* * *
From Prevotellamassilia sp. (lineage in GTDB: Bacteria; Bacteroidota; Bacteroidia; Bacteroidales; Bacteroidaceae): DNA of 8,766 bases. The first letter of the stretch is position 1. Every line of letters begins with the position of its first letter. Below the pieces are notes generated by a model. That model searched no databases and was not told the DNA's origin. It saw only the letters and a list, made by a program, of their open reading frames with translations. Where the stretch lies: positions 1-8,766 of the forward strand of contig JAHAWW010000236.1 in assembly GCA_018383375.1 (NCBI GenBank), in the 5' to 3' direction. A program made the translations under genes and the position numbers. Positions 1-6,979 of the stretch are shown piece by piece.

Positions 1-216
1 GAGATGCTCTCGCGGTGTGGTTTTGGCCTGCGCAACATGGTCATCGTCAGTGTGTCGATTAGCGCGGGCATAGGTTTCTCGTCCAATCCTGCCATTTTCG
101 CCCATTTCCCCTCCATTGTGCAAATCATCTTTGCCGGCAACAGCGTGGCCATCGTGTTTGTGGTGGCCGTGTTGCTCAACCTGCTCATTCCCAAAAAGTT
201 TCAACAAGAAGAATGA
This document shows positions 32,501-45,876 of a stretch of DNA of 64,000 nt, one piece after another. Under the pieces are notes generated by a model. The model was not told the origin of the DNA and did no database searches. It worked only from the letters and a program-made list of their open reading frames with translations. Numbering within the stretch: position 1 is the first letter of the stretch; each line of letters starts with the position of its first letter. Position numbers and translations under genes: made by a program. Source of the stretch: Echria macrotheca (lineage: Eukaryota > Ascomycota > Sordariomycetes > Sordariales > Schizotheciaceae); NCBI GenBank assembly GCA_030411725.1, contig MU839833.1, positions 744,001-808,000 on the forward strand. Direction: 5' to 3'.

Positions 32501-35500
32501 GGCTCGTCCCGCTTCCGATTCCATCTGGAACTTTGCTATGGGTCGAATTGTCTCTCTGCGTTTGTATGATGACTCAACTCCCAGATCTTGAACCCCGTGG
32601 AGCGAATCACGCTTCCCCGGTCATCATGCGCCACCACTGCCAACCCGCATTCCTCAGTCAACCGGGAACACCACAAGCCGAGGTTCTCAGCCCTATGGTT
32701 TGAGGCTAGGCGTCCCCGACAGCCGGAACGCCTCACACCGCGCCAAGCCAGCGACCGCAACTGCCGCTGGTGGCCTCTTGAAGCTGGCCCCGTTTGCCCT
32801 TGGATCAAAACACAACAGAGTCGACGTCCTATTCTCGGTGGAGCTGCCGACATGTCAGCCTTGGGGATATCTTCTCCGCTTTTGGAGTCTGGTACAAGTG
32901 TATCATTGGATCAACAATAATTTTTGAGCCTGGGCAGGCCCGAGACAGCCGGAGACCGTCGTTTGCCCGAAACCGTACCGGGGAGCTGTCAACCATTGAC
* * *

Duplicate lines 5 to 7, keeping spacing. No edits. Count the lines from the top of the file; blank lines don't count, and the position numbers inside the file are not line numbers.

201 TCAACAAGAAGAATGA
This document shows positions 32,501-45,876 of a stretch of DNA of 64,000 nt, one piece after another. Under the pieces are notes generated by a model. The model was not told the origin of the DNA and did no database searches. It worked only from the letters and a program-made list of their open reading frames with translations. Numbering within the stretch: position 1 is the first letter of the stretch; each line of letters starts with the position of its first letter. Position numbers and translations under genes: made by a program. Source of the stretch: Echria macrotheca (lineage: Eukaryota > Ascomycota > Sordariomycetes > Sordariales > Schizotheciaceae); NCBI GenBank assembly GCA_030411725.1, contig MU839833.1, positions 744,001-808,000 on the forward strand. Direction: 5' to 3'.

Positions 32501-35500